Amid the buzz and excitement of Davos, a strikingly simple initiative attracted a remarkable amount of attention. The Friendship Bench - a mental health intervention first developed in Zimbabwe - was visited in the conference centre by everyone from will.i.am to Paul Polman. The bench was created by Dr Dixon Chibanda to meet a mental health gap in Zimbabwe, offering a safe place for people struggling with anxiety and depression to find help.

Leaders visiting the Friendship Bench at Davos really opened up about their own experiences - and Dr Chibanda actually ended up delivering a number of therapy sessions to people who sat on the bench. The project has been running since 2005, and helped more than 40,000 people receive care in 2018. The model has now been replicated in Malawi, Botswana, Zanzibar and even New York.


The Friendship Bench is a great initiative - not just for its simplicity, but because it was designed with the community and has been rigorously evaluated along the way. If we are to improve mental health across the world, we urgently need more treatments like these alongside better prevention, diagnosis and management of mental health conditions. Scientific research is the best way to discover what works. But despite great progress in our knowledge, vast gaps remain.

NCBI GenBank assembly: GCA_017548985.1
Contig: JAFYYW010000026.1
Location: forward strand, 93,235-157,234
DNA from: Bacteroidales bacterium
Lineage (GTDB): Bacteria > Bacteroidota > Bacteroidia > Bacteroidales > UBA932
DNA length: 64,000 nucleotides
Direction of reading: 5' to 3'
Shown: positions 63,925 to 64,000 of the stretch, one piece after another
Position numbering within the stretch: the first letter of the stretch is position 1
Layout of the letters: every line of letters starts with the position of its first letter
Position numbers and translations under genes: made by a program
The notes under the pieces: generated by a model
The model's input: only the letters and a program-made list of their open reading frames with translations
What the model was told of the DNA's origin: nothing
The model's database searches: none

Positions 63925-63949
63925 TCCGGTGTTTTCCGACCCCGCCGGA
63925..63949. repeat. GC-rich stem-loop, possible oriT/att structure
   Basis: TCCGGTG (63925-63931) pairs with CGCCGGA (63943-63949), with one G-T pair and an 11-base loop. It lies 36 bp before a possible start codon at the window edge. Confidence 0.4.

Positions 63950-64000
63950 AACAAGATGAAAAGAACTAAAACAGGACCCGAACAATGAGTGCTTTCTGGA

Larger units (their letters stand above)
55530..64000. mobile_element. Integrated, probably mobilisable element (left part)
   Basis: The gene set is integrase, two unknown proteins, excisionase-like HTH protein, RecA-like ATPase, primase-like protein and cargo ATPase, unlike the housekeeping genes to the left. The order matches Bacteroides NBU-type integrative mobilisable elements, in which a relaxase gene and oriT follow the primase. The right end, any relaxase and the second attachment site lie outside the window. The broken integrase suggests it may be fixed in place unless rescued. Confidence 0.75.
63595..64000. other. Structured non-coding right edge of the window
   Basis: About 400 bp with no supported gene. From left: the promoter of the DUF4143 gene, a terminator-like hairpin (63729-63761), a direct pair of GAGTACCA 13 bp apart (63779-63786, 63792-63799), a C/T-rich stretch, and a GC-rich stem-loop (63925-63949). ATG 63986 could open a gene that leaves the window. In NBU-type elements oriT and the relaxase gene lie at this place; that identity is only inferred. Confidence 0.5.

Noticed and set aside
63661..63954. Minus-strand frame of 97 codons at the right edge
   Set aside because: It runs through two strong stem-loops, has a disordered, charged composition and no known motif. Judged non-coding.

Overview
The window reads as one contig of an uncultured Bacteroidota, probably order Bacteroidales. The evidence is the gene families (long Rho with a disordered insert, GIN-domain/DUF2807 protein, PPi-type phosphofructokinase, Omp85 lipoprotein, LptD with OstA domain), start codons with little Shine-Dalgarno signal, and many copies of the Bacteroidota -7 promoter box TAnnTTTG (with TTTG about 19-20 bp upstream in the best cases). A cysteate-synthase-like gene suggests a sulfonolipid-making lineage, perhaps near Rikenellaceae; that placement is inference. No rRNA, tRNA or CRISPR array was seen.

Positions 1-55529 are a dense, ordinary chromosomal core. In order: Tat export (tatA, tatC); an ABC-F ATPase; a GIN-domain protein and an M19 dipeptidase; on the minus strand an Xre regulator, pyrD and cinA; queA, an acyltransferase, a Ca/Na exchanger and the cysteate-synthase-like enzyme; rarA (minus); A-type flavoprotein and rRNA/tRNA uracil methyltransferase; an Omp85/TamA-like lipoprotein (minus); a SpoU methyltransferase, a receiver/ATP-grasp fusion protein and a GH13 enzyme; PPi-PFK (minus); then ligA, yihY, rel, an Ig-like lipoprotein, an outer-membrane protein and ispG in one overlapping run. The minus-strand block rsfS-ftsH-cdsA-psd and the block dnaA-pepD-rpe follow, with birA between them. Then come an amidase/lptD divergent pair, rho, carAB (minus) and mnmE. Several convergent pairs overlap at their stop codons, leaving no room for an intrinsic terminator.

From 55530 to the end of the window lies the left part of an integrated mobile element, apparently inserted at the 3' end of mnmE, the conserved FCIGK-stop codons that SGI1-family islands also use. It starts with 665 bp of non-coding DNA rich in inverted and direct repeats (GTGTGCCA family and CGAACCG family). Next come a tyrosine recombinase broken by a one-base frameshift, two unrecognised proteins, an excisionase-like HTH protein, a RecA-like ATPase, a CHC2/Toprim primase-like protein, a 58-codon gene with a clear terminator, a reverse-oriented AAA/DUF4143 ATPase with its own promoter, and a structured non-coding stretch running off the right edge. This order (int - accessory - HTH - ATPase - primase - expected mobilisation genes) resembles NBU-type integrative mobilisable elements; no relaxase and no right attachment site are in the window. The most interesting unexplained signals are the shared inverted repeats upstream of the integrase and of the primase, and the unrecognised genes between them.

That’s why Wellcome has announced an extra £200 million for mental health research over the next five years to drive the field forward. Focusing initially on depression and anxiety, it will bring together fragmented communities of researchers and clinicians around the world, uniting them with the common purpose to improve people’s lives.

What next?

From royalty to rock stars, business leaders and politicians, it sometimes seems as if everyone is talking about mental health. This is an excellent trend, and crucial to reducing stigma and misconceptions. But talking is not enough. We need actions to match those words. Too many people are still left without effective treatment when they need it. Together, we can do something about it.

Wellcome wants to work with individuals and organizations to bring about real change, from governments, businesses, schools, activists, researchers and medical professionals to those with lived experience. Working together, we can fight for more investment, better services and more effective interventions to tackle mental health problems. To achieve these goals, we will need to redouble our efforts, listen to each other, speak with a united voice, and encourage others to bring their skills and influence to this movement.

Now the world is talking about mental health more than ever, it is time to act.

What can you do about mental health right now?

- Respect the priorities and experiences of people with mental health conditions, in everything you do around mental health

- Explain to others how better mental health is good for business, the economy and all of society

- Raise mental health up the agenda - feature it in your strategies, success measures, reporting and communications

- Train leaders and employees in how to get support, help each other, access resources and manage problems such as stress

- Update systems and processes, such as those supporting staff returning after illness

- Build networks across all sectors of society to uphold the right to mental health